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Alcohol and gastric motility: pathophysiological and therapeutic implications


Alcohol has been associated with alterations in gastric motility. The literature identifies that various factors play a role in alcohol’s effect on gastric emptying including differences in alcohol concentration, osmolarity, caloric content, amino acids as well as different processing techniques (fermentation vs distillation). Additionally, chronic alcohol consumption has been shown to alter the myenteric nitrergic system resulting in impaired gastrointestinal motor function, and it also has an inhibitory effect on the release of several neurotransmitters that play a key role in gastrointestinal motility, including acetylcholine. Whether social or limited intake of alcohol could have a therapeutic role has not been apparent. Serendipitously, we have identified a therapeutic role for alcohol with a meal in the entity of dumping syndrome (DS) where there is postprandial rapid emptying of voluminous and hyperosmolar gastric contents into the small bowel. In the clinical setting of DS attributed to impaired vagal nerve function, there was normalization of gastric emptying and resolution of accompanying symptoms when drinking a glass of wine before and during meals. We propose that alcohol’s anticholinergic effect was augmented in the setting of vagal nerve denervation resulting in slowing of gastric emptying and in alleviation of symptoms of early DS. This review article provides an in-depth analysis of the published literature on alcohol and gastric motility focusing on the accumulated knowledge that may have clinical application and relevance.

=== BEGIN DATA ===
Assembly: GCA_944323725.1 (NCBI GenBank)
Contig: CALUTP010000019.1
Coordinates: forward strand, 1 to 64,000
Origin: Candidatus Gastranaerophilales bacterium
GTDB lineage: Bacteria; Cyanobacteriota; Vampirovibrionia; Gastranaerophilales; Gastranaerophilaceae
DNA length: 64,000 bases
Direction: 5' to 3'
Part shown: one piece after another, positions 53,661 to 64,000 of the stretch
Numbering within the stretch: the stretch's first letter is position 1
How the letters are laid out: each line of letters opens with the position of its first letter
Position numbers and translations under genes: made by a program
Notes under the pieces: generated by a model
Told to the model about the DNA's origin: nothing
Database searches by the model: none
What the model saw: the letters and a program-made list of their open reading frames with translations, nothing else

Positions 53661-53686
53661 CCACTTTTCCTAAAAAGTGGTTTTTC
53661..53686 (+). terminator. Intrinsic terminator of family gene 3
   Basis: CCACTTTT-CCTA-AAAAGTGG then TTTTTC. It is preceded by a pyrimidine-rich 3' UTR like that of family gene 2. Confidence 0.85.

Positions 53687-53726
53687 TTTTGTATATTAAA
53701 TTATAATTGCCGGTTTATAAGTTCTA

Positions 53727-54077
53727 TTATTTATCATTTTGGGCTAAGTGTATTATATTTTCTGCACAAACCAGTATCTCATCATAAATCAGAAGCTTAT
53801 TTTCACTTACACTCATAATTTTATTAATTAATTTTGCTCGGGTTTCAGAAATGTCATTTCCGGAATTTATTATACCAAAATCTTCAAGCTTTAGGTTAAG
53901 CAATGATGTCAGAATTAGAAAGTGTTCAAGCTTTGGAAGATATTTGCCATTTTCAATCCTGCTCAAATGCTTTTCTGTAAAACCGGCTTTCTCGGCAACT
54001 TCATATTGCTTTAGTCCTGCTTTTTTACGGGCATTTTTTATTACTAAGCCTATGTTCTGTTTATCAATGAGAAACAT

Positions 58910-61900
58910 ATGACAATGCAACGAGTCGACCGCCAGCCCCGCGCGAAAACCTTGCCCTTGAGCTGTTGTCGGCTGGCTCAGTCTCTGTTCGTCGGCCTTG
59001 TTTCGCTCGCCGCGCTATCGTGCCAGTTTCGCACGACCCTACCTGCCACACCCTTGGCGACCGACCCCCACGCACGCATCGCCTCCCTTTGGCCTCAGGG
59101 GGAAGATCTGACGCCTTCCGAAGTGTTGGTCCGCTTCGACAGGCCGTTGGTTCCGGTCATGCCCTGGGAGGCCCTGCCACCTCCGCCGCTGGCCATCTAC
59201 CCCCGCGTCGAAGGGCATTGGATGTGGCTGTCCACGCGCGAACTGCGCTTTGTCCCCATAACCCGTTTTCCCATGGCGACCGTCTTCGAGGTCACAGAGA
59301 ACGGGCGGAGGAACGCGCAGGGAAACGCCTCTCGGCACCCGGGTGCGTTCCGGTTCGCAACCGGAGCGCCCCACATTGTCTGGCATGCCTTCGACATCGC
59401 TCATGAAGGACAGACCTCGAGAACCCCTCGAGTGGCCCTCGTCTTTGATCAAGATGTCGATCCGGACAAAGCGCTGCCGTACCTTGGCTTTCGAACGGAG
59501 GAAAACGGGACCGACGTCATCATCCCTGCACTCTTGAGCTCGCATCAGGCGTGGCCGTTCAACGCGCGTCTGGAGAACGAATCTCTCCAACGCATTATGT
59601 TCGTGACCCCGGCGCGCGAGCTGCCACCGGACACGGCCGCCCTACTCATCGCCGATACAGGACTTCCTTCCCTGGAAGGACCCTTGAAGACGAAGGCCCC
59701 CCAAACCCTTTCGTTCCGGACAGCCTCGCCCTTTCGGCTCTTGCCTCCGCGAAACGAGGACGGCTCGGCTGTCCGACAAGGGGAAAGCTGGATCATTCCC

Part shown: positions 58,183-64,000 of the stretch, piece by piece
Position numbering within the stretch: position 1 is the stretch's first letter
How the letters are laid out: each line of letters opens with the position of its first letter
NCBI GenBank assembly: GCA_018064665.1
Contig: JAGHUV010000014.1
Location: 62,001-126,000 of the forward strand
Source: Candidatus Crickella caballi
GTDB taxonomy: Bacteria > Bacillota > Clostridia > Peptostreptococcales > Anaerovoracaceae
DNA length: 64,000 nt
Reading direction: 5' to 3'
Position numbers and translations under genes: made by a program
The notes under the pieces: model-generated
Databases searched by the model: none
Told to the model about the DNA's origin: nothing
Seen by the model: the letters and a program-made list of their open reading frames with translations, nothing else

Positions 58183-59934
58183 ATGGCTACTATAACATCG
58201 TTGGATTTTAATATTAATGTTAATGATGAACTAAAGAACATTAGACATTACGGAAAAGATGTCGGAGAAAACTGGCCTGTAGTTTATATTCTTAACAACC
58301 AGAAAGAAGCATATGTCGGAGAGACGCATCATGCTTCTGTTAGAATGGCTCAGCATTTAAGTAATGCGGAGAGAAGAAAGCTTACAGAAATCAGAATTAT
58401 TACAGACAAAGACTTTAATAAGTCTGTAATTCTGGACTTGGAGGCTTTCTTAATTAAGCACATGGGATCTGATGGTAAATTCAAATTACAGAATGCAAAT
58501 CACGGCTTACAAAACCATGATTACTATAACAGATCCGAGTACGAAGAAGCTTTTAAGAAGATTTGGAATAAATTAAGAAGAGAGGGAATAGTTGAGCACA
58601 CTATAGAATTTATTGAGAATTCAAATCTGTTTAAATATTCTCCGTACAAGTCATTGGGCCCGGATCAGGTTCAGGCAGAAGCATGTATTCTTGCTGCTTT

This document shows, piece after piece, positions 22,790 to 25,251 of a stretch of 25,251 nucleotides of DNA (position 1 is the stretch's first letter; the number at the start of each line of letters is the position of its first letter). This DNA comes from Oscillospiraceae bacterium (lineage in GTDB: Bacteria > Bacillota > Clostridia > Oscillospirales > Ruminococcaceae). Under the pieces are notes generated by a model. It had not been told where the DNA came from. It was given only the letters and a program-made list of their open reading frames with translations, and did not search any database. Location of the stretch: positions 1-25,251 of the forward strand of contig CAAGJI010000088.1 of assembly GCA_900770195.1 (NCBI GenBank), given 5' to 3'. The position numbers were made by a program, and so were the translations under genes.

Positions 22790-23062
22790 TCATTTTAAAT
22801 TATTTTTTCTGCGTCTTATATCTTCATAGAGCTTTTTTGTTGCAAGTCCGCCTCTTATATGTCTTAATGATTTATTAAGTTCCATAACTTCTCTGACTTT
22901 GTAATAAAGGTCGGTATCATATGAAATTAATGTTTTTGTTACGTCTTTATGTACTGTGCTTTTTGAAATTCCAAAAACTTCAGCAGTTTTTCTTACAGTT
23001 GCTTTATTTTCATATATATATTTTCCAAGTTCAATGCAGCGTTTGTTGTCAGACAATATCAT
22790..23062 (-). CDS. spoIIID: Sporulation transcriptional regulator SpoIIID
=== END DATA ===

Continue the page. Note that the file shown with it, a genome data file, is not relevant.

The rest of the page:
• alcohol drinking
  • gastrointestinal contents

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